Robby staged this picture of the U.S. Rifles hunting breakfast at the smoke house. Peameal bacon all around!

An early game pic of the US Regulars advancing... colonel, colours, drummer in the front, the leiutenant and the pioneer on the side.

An enjoyable yet unexpected game all around. Next week, French and Indian War skirmish.

Sunday, 8 May 2011

Hamilton Road Drift... as it were.

Saturday, the Hamilton Road Gaming Group gathered for it's usual Saturday of mischief and mayhem. Warhammer 40K at one table, "Clicky-tech" at the second, and Zulu War at the third.
    Andy hosted the Zulu War game (which I played since I was the only one there -I think- who knew any Zulu words) where wave upon wave of Zulu warriors poured in on a beleagured British outpost. We set the Zulus up on units of 20 and when 20 were killed, a new unit formed and came onto the table at a randomly-determined place. The slaughter got gruesome at times. We used the Iron Ivan This Very Ground rules with some variations. Some of the Zulus carried captured Martini-Henry rifles, but they never used them! We doubled movement in the first game, but found that to be unsatifactory since the Zulus were in the Brits eyes within one move. The second game cut back movement to normal and it worked better. We varied the morale rules too, i.e. the British never rolled morale and the Zulus didn't either; their units just evaporated when they reached 5 figures or less.
The HRGG "Parliment of Dreams" in session for the first game.

761 Jones hold off the iMpi alone. We felt he should get the Victoria Cross and that Andy should  paint a medal on his tunic. But he didn't survive the battle.

Zulu casualties were recycled; British casualties obviously were not. They held the fruitcake/peanut brittle/Granola wall as long as they could! The Zulus have cornered the last squad in the cabins. ("They fell into our trap, eh, Colour Sergeant!)"

In the second game, the cabins were replaced by a blockhouse. Here the iMpi menaces a section of the dreaded "overhand-bayonet-stabby troops."

The iMpi is over the wall and after the soup!

437 Williams hold the door of the blockhouse against unbelievable odds. His squadies came downstairs shortly to help, but... the game ended just a bit after. "Usuthu!"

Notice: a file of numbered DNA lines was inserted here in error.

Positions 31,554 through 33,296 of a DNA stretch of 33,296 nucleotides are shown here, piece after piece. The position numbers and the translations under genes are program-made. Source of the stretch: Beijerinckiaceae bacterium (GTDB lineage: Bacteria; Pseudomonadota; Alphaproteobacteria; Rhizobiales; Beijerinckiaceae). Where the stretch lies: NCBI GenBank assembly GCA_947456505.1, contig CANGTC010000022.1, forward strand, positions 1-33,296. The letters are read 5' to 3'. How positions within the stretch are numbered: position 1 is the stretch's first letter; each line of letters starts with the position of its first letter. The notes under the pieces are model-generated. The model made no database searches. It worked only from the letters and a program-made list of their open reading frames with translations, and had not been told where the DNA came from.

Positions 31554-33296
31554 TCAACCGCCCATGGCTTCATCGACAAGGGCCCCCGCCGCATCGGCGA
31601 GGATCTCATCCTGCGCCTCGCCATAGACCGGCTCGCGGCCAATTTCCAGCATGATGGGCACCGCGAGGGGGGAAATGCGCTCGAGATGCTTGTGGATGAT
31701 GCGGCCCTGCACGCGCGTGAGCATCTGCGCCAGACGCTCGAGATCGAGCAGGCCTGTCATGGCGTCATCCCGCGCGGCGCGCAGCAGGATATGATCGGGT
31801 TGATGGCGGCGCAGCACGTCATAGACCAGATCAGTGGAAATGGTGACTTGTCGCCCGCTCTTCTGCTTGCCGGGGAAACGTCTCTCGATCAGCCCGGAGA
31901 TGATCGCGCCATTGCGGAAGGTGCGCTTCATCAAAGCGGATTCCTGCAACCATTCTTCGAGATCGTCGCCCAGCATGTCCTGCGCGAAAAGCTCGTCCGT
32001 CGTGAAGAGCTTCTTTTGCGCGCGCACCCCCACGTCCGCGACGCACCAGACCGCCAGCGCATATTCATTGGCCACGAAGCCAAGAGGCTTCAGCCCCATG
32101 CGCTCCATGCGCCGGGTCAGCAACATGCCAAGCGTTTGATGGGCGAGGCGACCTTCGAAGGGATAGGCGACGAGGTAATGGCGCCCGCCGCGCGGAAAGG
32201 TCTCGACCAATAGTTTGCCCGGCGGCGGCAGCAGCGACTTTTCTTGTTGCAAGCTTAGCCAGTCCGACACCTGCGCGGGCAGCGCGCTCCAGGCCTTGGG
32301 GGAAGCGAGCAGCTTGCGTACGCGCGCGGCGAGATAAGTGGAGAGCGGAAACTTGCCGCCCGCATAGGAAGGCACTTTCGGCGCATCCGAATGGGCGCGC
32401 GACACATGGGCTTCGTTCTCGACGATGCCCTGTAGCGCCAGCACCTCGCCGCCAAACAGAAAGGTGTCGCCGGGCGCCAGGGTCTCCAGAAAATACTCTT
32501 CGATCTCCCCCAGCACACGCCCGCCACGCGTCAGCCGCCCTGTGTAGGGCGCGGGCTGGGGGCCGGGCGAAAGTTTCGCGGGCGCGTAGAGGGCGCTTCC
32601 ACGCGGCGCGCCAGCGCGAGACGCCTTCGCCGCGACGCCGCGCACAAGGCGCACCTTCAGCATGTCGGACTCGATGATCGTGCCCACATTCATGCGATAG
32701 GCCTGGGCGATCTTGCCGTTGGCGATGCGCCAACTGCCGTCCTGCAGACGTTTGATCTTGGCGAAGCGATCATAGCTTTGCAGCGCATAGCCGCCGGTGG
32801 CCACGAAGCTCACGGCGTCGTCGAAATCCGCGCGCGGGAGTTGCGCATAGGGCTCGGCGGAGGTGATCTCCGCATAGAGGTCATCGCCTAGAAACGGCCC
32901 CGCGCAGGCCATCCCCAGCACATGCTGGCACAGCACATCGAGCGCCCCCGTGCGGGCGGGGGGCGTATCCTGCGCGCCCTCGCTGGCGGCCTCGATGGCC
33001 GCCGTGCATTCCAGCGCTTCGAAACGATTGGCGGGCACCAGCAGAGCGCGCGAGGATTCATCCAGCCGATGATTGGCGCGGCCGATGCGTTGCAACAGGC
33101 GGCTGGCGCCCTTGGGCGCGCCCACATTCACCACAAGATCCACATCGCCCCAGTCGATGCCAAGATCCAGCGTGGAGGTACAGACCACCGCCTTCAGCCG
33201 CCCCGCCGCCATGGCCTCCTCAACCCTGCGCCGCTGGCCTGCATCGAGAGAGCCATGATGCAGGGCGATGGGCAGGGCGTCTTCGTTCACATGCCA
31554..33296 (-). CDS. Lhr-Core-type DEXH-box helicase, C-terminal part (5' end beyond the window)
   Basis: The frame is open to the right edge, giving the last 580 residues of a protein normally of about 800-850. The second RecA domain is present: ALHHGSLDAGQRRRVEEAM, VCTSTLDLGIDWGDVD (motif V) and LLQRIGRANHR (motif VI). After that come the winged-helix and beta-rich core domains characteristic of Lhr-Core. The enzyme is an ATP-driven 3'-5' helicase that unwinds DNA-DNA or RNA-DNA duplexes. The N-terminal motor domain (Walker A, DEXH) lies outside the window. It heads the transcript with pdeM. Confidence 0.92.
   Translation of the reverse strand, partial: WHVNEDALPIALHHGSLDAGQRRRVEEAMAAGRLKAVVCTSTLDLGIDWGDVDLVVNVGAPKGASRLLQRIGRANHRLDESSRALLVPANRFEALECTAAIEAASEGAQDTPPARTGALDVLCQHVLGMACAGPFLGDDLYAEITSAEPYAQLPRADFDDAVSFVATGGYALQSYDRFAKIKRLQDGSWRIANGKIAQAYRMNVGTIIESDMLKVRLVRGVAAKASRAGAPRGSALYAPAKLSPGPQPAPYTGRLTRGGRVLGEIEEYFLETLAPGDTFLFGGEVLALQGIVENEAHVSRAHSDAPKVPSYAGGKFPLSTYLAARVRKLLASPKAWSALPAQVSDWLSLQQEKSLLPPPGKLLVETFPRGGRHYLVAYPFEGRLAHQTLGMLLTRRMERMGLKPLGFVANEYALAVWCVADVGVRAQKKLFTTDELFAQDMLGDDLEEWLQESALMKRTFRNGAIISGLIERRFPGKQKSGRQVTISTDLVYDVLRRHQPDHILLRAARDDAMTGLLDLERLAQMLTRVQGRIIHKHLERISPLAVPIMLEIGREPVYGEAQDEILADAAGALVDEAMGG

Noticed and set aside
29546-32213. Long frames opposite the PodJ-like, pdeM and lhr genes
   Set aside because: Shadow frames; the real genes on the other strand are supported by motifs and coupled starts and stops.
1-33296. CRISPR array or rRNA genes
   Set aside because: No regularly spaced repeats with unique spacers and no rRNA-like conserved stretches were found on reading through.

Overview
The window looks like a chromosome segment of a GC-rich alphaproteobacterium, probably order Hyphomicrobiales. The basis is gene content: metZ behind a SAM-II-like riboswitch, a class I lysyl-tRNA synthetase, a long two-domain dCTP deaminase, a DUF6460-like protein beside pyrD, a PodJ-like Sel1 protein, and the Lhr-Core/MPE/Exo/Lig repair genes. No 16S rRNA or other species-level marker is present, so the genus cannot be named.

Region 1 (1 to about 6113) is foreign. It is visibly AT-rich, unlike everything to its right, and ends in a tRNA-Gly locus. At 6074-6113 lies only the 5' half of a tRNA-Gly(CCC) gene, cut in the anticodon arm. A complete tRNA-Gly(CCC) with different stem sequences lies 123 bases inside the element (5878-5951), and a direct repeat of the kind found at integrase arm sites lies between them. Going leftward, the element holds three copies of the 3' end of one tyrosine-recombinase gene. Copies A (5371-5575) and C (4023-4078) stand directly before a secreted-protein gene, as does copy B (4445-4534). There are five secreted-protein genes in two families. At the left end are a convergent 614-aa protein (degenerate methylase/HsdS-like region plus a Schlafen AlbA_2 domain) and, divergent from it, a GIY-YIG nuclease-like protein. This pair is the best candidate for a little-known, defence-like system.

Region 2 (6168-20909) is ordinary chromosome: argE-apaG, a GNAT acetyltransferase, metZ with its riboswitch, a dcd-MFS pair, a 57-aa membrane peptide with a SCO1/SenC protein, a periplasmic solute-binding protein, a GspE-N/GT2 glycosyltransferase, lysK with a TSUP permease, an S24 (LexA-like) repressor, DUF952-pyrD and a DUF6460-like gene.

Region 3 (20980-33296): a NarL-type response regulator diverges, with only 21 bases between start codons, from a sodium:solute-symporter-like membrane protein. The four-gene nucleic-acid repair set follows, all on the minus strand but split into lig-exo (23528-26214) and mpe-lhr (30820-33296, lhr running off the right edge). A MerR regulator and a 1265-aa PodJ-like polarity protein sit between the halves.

I can't comment much about the "Clicky-Mech" game since I wasn't involved. Beth took this nice photo. I was impressed with the foam hills!
**I think they're turning our flank, Commander. Orders required.**
The HRGG plays all sorts of games. (I barely got to see the 40K game at all.) Table top, board, Role-playing, naval, ariel, space, you name it. I'm glad I was introduced to it. Robby and Beth play regularly and Katie plays when her schedule permits.

Friday, 6 May 2011

Gaming in 1/1 scale

Although most of the entries on the blog are about the miniatures games I enjoy, this one will be a bit different. My family and I do reenacting. We are members of the SCA (Society for Creative Anachronism), but we also reenact the War of 1812 with a local group. We've been doing this for about two and a half years now and I've found it to be great fun. It's also a learning expereince. I have some knowledge of the period and the uniforms of the period, but I am a piker compared to some of the folks. My son and I serve "in the line" with the King's Company of Military Reenactors. I join the group when they reenact the United States 17th Infantry and I've protrayed a Canadian militiaman on occasion. Robby does the same but also joins the reenactors for World War I events in the local area. He hauls around a mock-up of a Lewis Gun.
     In any case, our first event took place last weekend at Longwoods Conservation Area in Deleware, ON. It was my first outing in the blue uniform my wife sewed up for me. It was a task, but she did a wonderful job.

Robby and I awaiting the order to assemble for drill. (Note the "heroic pose" on the man on the left! Note also the "national colour" behind us. The US Army was forbidden to carry the Stars and Stripes until the middle of the 19th Century.)
On Sunday, Robby did good service as a "captive" of His Majesty's Native Allies and the British Indian Department.
He was cautioned to be from ANYWHERE other than Kentucky. ("I'm from Baltimore!")

In a sunnier moment, our combined unit prepares to fire. In the British army, the commands are "Ready! Present! Fire!" The US commands are "Ready! Aim! Fire!" Seems that the US troops were expected to aim; hitting something with a musket is another story! (Robby is in the front rank, second from the left. I'm behind him, leaning on his right shoulder to fire in the best style of the age.
On Sunday, the 17th was combined with the troops of the 2nd Artillery from Fort Meigs, OH. With a detatchment of the US Marines, we defended this truely formidable field work as the British infantry attacked... in column!

Before Beth completed my blue coatee, I wore a white linen "hunting shirt." We still have this and Beth sometimes wears it around camp for warmth. In this photo, taken at Fanshawe Pioneer Village in 2010, she's wearing her 'working' outfit.

Wargaming on 1/1 scale - it continues to be fun. Our unit serves an educational purpose as well, turning out for school "education days" where our musket fire makes the grade school girls scream... every time.
2012 will be the Bicentennial of the War of 1812. It will be a big thing in this part of Ontario. It isn't such a big thing in most areas of the USA (outside of New York State, Maryland, and New Orleans, Louisiana), but it is part of the history of our two nations that needs to be remembered. I'm pleased to be part of the "Living History" movement!